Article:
Deepwater Horizon and affects on climate, culture and environment are the topic of library program | Entertainment/Life

Photographer and filmmaker Monique Verdin will explore the Deepwater Horizon disaster and other fossil fuel-related events in southeast Louisiana dating back to the early 1900s during a Zoom program hosted by the New Orleans Public Library at 11 am Saturday, April 9.

Her documentation of the Mississippi River Delta’s indigenous Houma nation looks at the relationship among environment, culture, and climate in southeast Louisiana. She is co-producer of the documentary “My Louisiana Love” and her work has been included in a variety of environmentally inspired projects, including the multiplatform performance “Cry You One: and the collaborative book “Return to Yakni Chitto: Houma Migrations.”

Visit to register for “Indigenous Histories and Fossil Fuel Realities in Louisiana — From Standard Oil to the BP Drilling Disaster.”

‘CHERCHEZ LA FEMME’: Author and photographer Cheryl Gerber will spend an evening at Algiers Point’s Cita Dennis Hubbell Library on April 12 to discuss her book, “Cherchez la Femme,” which captures the vibrancy and diversity of New Orleans women.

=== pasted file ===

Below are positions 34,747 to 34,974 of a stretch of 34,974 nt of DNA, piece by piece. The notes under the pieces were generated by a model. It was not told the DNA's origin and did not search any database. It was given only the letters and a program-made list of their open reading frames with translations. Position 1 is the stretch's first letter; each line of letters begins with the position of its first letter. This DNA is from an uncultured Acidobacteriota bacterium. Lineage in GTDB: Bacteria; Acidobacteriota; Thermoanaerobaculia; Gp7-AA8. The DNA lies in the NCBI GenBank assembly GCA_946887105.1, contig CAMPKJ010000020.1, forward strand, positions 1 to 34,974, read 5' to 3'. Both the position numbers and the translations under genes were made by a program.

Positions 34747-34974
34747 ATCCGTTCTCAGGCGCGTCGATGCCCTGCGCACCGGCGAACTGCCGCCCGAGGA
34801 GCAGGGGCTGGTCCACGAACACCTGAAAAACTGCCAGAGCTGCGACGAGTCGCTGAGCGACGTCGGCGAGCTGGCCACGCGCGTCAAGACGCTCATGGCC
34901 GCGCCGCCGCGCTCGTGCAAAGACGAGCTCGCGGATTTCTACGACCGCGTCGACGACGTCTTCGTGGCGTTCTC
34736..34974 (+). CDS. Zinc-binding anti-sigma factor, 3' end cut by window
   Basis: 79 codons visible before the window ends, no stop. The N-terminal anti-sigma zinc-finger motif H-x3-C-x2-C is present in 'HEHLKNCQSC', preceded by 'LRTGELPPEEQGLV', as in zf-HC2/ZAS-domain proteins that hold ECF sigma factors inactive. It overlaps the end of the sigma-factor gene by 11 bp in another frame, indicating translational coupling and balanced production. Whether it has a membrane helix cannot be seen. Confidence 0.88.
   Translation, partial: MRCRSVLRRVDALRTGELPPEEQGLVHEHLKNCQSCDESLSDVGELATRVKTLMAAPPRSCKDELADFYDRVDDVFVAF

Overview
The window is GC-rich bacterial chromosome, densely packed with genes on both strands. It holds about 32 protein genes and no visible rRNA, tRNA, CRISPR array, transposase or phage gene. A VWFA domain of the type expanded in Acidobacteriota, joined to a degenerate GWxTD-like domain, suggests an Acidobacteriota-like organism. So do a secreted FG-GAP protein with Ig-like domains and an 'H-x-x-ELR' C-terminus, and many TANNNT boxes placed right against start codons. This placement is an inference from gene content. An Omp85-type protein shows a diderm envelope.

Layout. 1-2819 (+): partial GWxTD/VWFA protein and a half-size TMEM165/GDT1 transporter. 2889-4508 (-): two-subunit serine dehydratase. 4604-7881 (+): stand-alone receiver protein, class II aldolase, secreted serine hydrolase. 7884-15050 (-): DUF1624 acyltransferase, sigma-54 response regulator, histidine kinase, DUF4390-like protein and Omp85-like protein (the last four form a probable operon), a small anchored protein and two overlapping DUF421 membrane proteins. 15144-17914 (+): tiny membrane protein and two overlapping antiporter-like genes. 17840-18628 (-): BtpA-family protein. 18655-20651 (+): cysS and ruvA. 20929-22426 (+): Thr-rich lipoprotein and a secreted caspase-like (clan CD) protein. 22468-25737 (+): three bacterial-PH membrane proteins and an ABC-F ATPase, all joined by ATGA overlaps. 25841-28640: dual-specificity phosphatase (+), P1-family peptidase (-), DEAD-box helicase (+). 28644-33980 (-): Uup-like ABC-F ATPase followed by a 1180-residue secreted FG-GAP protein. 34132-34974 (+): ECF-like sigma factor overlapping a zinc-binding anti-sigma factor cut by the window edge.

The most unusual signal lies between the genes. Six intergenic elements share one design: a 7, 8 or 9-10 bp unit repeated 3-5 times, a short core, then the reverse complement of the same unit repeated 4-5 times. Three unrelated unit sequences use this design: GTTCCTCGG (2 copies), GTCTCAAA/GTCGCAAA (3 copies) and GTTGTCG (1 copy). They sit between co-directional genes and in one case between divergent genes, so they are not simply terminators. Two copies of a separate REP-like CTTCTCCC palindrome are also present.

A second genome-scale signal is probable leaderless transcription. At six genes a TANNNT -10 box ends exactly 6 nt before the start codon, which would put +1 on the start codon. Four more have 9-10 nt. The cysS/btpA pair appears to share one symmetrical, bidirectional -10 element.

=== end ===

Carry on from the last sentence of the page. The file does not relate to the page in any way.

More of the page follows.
Inspired by the 2017 Women’s March in Washington, DC, “Cherchez la Femme” includes over 200 photographs of the women who shape New Orleans; most are well-known, but there are others, too.

Alongside Gerber’s photographs are 12 essays written by female writers celebrating the women who add to New Orleans’s uniqueness, including entertainers, socialites, activists, musicians, chefs, entrepreneurs, spiritual leaders, and burlesque artists.

Contributors include Constance Adler, Karen Celestan, Alison Fensterstock, Kathy Finn, Helen Freund, Anne Gisleson, Cherice Harrison-Nelson, Karen Trahan Leathem, Katy Reckdahl, Melanie Warner Spencer, Sue Strachan, Kim Vaz-Deville, and Geraldine Wyckoff.

Sponsored by the Friends of Hubbell Library.

COASTAL IMPACT: The library’s “Witness to Change: Conversations on Coastal Impacts” series will continue at 5:30 pm April 19 to discuss Paolo Bacigalupi’s “The Water Knife,” a near-future dystopian fiction, a drought-ridden American Southwest is suffocating in rising heat and extreme water shortages.

This program is the second of a four-part series aimed at sparking conversations about the changing environment of our coastal communities.

Attendees can request a free copy of this book to keep, as well as any of the other three being discussed in the remaining “Witness to Change” meetings. Visit for more details.

The series is sponsored by the Friends of the New Orleans Public Library and the Louisiana Endowment for the Humanities as part of the BHP-funded project, “Coastal Impacts: An Integrated Approach for Community Adaptation, Understanding, and Planning.”

Jane LeGros is the director of marketing and communications for the New Orleans Public Library.

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